Sunday, October 30, 2011


Blake was 32 years old in 1789, married and living on Poland Street in London. In the previous year he had begun experimenting with relief engraving by producing two small booklets: There is No Natural Religion and All religions are One. Now he engraved another book in the relief technique combining his poems and images to illustrate and enhance them. Songs of Innocence, simple enough for a child to understand and profound enough to be appreciated through a lifetime, continued to be printed by Blake into his last decade.

Blake addressed his book to children as innocent of the struggles of living; he wrote it from the perspective of one who had not been disappointed and damaged by the harshness of life; and he wrote it to demonstrate the state of innocence which resulted from living in harmony with eternal principles. Throughout the poems there runs a thread of gentleness and security. No difficulty fails to be resolved in a beneficial way. He may have been projecting an idea of Eden before the fall. There is no stress in this land of innocence for the helping hand is always reaching out.

It is not likely that Blake wrote Songs of Innocence without intending to follow it with poems which would complement and complete the perspective offered in Songs of Innocence. An ideal existence of simplicity, serenity and stability cannot represent the totality of human life. Man lives in a world of challenges and possibilities. Innocence is a temporary state; it may be entered periodically or returned to when complexities have been resolved. Whatever permanence innocence has may only be visited when the mind can eliminate the darker side which provides through experience the dynamics of living.

After Blake issued Songs of Experience, he ceased producing Songs of Innocence as a separate volume; the two were necessary to each other.

Here are some short, memorable quotes from Songs of Innocence which provide a flavor of its substance:

Songs of Innocence, Songs 4, (E 7)

"Piper sit thee down and write
In a book that all may read--
So he vanish'd from my sight.
And I pluck'd a hollow reed.

And I made a rural pen,
And I stain'd the water clear,
And I wrote my happy songs
Every child may joy to hear"

Songs of Innocence, Song 8, (E 8)
The Lamb

"Little Lamb who made thee
Dost thou know who made thee
Gave thee life & bid thee feed.
By the stream & o'er the mead;
Gave thee clothing of delight,
Softest clothing wooly bright;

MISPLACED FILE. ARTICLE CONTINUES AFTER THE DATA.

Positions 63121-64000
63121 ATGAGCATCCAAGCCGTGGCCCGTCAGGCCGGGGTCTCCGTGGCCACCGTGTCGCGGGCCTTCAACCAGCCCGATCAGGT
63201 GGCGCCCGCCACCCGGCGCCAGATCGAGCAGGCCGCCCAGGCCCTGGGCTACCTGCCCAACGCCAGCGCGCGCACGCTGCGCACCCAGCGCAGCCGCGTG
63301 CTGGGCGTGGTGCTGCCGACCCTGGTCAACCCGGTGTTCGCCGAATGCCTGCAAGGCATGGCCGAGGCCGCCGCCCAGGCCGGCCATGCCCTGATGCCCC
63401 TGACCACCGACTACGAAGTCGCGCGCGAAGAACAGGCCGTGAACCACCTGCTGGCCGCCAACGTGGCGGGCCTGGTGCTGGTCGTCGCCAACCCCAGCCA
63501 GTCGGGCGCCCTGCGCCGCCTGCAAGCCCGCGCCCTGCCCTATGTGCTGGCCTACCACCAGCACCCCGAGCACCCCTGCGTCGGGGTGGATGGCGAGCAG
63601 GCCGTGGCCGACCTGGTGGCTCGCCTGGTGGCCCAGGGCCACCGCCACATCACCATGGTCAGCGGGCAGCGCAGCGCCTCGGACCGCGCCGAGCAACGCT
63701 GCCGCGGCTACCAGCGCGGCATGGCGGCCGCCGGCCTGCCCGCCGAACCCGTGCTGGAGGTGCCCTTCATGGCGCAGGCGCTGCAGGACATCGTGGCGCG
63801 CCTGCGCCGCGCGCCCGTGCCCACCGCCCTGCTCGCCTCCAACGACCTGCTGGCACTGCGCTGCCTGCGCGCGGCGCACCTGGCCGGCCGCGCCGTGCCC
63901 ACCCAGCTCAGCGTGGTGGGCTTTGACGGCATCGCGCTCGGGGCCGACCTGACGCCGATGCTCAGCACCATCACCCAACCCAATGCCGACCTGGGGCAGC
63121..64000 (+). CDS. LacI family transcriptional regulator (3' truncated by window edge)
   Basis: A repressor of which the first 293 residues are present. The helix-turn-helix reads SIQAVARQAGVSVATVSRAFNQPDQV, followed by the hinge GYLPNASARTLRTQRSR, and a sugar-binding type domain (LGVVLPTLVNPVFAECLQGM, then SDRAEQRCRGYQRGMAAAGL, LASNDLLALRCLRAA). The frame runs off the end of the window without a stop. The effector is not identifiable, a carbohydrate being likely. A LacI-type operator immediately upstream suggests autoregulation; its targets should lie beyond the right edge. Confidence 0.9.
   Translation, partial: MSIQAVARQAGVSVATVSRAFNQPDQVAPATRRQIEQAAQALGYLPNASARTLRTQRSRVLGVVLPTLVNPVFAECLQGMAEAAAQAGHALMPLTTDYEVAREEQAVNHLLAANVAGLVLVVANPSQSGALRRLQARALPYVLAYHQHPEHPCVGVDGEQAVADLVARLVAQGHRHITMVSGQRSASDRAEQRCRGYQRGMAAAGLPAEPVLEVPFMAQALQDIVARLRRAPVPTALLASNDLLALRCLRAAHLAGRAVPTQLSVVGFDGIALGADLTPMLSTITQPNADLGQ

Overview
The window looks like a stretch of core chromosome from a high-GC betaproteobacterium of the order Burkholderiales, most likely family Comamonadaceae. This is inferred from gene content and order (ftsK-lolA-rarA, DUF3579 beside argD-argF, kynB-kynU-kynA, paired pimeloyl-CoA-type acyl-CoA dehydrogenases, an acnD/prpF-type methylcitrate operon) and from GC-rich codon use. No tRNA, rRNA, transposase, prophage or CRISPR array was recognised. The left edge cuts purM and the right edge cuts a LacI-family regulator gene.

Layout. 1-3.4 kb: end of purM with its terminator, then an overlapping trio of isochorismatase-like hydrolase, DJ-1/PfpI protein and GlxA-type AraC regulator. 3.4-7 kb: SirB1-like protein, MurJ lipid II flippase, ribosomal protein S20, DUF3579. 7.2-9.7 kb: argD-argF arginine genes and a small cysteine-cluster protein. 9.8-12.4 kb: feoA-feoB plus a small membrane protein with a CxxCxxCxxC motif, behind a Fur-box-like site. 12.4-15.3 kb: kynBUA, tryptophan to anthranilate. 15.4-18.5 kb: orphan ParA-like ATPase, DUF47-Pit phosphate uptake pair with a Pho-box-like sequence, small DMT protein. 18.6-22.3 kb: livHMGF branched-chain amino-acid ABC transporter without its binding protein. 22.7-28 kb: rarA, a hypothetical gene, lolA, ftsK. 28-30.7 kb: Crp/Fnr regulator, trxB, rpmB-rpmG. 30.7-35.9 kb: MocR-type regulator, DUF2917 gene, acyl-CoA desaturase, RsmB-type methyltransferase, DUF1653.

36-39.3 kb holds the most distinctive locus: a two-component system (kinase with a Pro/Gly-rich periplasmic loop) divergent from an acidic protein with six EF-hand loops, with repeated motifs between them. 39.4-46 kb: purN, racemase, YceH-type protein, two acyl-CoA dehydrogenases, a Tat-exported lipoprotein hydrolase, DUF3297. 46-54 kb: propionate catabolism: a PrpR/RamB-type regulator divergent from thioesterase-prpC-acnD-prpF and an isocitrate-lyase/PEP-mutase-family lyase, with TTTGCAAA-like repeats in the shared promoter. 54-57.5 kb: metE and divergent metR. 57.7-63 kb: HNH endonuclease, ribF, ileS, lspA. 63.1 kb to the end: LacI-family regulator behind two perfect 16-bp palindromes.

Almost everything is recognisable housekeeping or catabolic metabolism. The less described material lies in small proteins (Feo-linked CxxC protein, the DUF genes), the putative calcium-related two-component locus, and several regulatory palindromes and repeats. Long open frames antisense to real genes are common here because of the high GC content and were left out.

Gave thee such a tender voice,
Making all the vales rejoice!
Little Lamb who made thee
Dost thou know who made thee"

Songs of Innocence, Song 9, (E 9)
Little Black Boy

"And we are put on earth a little space,
That we may learn to bear the beams of love,
Ill shade him from the heat till I can bear,
To lean in joy upon our fathers knee.
And then I'll stand and stroke his silver hair,
And be like him and he will then love me."

Songs of Innocence, Song 16, (E 12)
Cradle Song

"Sweet babe in thy face,
Holy image I can trace.
Sweet babe once like thee,
Thy maker lay and wept for me"

Songs of Innocence, Song 18, (E 12)
The Divine Image

"For Mercy has a human heart
Pity, a human face:
And Love, the human form divine,
And Peace, the human dress."

Songs of Innocence, Song 20, (E 13)

"The feet of angels bright;
Unseen they pour blessing,
And joy without ceasing,
On each bud and blossom,
And each sleeping bosom."

Song 21
"For wash'd in lifes river,
My bright mane for ever,
Shall shine like the gold,
As I guard o'er the fold."

Songs of Innocence, Song 24, (E 15)
Nurse's Song

"When the voices of children are heard on the green
And laughing is heard on the hill,
My heart is at rest within my breast
And every thing else is still"

Songs of Innocence, Song 27, (E 17)
On Anothers Sorrow

"O! he gives to us his joy,
That our grief he may destroy
Till our grief is fled & gone
He doth sit by us and moan"
Image from British MuseumSongs of Innocence

Commenting on the frontispiece of Songs of Innocence in The Illuminated Blake, David Erdman states:

"In various ways in different copies the cloud is strongly emphasized: the child is divine, celestial, a human form of the bird of innocence; the realm is that of imagination. The cloud is here, inside the protection of the branching trees; he rests on a fold of it - and the piper's head is in it." (Page 43)

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